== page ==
1. Thank you for this class Paul. I made a smaller version based on your mortising technique a few years ago. Your technique works great, and the mallet has been working pretty well, although it lacks “punch” due to its size (approximately 1/3 the volume and mass of yours). A larger one like the one you show in this series definitely makes more sense, so the mallet does more of the work. I look forward to making a bigger one!
    I like the curve you put on the mallet head, too. In addition to being more aesthetically pleasing, it seems like it would be easier to use in close quarters.

  2. Thank you again!
    Your estimation of measure and the marking using the fingers as a guide is almost uncanny.
    I’ll be practicing with the spoke-shave. I have one, but I haven’t mastered its use yet.


  3. Paul, thanks for the video. I see you using a rasp from time to time and was wondering about a brand and size if only one or two were able to be purchased. I know they are relatively expensive . Your thoughts?

  4. Paul thanks for taking the time in your 3 videos to explain the do’s and the don’ts in the making of a mallet. You are a great teacher with always a soft spoken word that’s very clear to the ear. I enjoyed it tremendously, and soon I’ll give it a go myself.

  5. Thanks to Paul, and his great production crew.
    Not only is the woodworker excellent but so is the camera coverage.
    So many so called instructional videos are lacking what your production has gotten down pat. That is the following of the craftsman’s hands at the point of cut lines.
    So many lessons are learned by watching the technique of the master craftsman as he moves about the project.
    A real treasure of teaching to those who love wood and making things of use.

  6. Paul,
    I plan to make a mallet using a cutoff from a large 12/4 plank of purple heart for the head and using either white oak or dogwood for the handle. I haven’t worked purple heart before and was wondering if it was suitable for the head?

  7. I just finished a mallet using beech for the head and ash for the handle. The beech was split from the log still green. The wood was harvested from fallen trees around my cottage that would otherwise have gone to the woodstove. The beech is very dense, and I made the (first) mallet a bit bigger than the video example. With handle it weighs 1.3 kg, although this will come down as the wood dries. I am usig an acrylic soaking solution to prevent end checks.

    I have really enoyed this project. Watching it time and again has given me insights into subtleties that are helping my woodwork outside this one project.

    A couple of questions –

    The video handle is 3/4″ thick. I went with 7/8″, which I find very comfortable in the hand. I have seen other mallets with 1″ thick handles. Why did you use 3/4″? (I am not disputing the choice. I am trying to learn more aout the “why” of some design elements to improve my own understanding.)

    The angle of 7 degrees for the head is a bit steeper than what I have seen in other examples. Some seem to be as little as 2 degrees, others at about 5. Can you comment on why 7, and maybe what the implications are for shallower angles? Again, I am asking with the goal of learning.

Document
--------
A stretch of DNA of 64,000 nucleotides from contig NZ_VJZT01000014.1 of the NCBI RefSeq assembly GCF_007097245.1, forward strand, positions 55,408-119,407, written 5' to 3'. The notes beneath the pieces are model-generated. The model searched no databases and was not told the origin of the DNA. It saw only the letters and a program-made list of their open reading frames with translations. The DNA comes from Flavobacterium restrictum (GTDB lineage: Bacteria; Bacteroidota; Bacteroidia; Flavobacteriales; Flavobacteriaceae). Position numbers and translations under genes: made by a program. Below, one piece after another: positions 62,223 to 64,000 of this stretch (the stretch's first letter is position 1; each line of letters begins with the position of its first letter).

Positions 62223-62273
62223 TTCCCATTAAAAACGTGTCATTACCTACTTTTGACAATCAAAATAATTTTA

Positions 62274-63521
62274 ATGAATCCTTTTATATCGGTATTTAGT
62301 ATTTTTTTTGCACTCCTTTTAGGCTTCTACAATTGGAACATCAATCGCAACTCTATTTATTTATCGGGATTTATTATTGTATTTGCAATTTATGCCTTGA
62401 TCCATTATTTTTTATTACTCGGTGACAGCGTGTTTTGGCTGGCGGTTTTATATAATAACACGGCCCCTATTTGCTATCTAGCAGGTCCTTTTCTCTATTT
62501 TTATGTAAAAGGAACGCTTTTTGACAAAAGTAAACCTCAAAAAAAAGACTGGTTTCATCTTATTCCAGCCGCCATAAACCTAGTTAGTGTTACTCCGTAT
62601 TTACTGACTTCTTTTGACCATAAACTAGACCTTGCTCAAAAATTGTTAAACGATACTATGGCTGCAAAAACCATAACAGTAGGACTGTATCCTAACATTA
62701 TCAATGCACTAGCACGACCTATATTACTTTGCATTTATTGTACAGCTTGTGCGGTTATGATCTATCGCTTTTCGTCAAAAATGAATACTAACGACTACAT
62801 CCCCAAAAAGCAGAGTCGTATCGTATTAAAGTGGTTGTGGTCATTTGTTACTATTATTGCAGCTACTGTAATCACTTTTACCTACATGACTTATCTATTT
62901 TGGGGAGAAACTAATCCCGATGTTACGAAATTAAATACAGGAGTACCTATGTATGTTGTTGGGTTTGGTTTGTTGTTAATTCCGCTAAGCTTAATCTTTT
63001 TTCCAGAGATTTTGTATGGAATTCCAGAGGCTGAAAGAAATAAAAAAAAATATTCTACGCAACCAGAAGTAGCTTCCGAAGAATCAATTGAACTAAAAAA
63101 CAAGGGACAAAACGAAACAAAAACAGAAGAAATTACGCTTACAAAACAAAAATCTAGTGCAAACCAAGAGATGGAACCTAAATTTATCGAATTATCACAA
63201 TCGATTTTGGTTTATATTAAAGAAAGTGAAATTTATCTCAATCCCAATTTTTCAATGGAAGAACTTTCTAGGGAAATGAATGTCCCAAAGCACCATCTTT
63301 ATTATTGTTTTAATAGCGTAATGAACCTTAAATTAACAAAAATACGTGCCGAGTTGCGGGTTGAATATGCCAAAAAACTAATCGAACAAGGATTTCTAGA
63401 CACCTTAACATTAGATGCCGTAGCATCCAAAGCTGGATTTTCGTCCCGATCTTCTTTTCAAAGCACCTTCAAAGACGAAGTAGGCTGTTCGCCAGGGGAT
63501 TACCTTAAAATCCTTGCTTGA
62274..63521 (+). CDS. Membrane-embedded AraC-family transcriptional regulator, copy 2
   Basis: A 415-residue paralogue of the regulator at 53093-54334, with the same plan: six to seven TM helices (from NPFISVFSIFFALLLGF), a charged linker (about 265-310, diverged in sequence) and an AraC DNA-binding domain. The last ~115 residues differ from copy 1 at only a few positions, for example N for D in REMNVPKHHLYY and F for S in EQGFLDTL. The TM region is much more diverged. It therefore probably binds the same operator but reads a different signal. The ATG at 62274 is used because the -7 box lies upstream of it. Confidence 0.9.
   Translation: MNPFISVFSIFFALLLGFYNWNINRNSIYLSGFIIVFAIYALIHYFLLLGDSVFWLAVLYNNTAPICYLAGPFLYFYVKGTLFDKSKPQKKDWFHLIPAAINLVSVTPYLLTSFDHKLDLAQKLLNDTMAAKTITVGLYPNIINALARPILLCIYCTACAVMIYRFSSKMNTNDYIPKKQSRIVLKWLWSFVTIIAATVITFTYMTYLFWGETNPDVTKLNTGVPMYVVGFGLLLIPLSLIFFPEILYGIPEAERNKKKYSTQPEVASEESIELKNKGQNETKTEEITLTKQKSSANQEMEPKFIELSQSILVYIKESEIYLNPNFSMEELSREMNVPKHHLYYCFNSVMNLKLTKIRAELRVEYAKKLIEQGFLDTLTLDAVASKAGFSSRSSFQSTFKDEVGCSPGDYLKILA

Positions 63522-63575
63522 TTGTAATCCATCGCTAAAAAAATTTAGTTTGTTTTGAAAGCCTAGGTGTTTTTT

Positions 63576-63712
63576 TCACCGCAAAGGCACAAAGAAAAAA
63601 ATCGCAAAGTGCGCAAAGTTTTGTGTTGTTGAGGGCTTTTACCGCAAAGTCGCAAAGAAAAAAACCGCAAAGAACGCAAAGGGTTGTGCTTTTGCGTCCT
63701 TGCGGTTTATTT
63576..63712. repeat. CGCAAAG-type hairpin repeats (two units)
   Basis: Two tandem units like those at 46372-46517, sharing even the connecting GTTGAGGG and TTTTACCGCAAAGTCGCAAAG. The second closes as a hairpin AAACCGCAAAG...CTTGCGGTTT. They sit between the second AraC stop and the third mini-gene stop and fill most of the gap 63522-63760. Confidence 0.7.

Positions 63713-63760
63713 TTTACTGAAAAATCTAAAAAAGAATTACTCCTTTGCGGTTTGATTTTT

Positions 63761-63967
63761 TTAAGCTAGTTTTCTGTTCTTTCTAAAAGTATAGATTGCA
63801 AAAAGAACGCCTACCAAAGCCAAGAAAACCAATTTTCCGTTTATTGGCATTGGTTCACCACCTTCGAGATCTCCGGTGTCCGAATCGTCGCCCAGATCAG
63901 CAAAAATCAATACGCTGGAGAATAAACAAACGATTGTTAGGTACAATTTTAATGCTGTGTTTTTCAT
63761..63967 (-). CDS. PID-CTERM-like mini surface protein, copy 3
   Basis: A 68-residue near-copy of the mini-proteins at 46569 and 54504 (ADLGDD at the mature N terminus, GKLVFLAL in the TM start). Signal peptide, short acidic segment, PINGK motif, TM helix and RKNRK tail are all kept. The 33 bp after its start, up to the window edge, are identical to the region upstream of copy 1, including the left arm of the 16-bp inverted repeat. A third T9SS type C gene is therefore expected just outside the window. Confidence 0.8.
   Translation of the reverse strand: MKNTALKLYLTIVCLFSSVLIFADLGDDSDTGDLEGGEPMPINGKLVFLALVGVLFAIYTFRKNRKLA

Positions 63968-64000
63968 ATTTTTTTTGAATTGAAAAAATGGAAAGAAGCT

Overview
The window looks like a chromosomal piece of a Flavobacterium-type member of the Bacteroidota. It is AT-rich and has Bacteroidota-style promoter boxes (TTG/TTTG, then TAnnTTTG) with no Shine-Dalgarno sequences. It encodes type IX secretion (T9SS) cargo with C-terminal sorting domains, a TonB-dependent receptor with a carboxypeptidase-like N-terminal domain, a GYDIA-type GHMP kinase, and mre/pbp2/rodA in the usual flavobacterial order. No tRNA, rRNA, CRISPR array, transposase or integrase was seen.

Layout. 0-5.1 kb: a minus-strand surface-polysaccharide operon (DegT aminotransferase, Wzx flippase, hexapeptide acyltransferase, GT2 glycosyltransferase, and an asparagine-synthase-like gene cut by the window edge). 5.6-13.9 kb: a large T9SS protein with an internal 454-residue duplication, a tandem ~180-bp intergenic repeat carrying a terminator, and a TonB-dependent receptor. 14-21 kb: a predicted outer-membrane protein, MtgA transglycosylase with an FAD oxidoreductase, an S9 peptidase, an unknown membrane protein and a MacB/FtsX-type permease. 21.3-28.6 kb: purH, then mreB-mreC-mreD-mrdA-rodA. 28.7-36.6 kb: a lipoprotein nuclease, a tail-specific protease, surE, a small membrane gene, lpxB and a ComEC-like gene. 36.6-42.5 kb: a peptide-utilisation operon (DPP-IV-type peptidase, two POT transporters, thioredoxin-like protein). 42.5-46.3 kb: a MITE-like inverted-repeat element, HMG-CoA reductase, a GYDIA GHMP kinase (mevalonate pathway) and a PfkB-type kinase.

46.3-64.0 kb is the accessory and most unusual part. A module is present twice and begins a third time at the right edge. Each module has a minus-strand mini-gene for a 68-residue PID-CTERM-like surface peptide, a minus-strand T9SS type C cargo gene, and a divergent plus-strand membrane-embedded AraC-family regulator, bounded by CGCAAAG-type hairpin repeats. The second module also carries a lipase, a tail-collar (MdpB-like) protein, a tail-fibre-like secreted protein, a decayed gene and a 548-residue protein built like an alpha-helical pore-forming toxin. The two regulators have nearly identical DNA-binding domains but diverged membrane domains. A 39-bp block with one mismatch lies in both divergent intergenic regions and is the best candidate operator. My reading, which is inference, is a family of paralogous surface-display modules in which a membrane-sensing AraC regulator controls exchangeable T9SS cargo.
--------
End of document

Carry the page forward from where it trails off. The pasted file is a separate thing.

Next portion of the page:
Many thanks,

  8. Hello everyone,

    Has anyone has tried a mallet made of cherry? I have a large chunk that would dimensionally work well, but I’m not sure if it’s hard enough. It is American black cherry if that makes a difference.



  9. A beautiful thing no doubt.
    Head and shoulders above the shop bought article.
    I’m definitely going to make a couple of these. i think i know where i can get hold of a bit of elm.
    as an aside when i did woodwork at school we were told that on a well balanced mallet if you put a straight edge on the face and leave it on to the handle, the bottom corner of the handle should just touch the straight edge.
    Thus the width of the head and the length of the handle dictates the angle of the face.
    i have one like this an it feels ok.
    just a bit of useless information.

  10. I like that you reminded us that this is actually intended to be a technique-building exercise rather than a project. Although, many of us will build the tools and furniture and remember you each time we use them. Also, I agree with Adrian about the excellent quality of your videos. It’s nice to be able to see what you’re describing, as if we’re standing on the other side of your workbench and occasionally we lean in to get a closer look.

    One question occurs to me: Would there be any reason to finish the mallet with the handle removed? Or would that, in fact, cause a problem when the finished handle is wedged into the finished inside of the head?


  11. Sorry, Iat first glance I though you were asking if the handle should be removable.

    To answer your question, the only result of prefinishing might be that the handle might stick out the top of the head a bit more and need to be trimmed. There isn’t much harm in allowing a little extra room for the handle sides.

  12. Could you show us how to make high quality marking gages? I have a very expensive veritas double barrel one but am always needing more for various projects. Ive seen youtube videos of people making them by sharpening washers on drill presses etc. All those look amateur. I attempted to make some a few years ago with pins but had trouble just using nails for pins. they wouldn’t stay sharp long and oft bent.
    I love that you teach us how to make our own tools. I loved this video and the ones about making bow saws. I got to teach a high school wood shop class last year and we made some of your benches. You have been a blessing.

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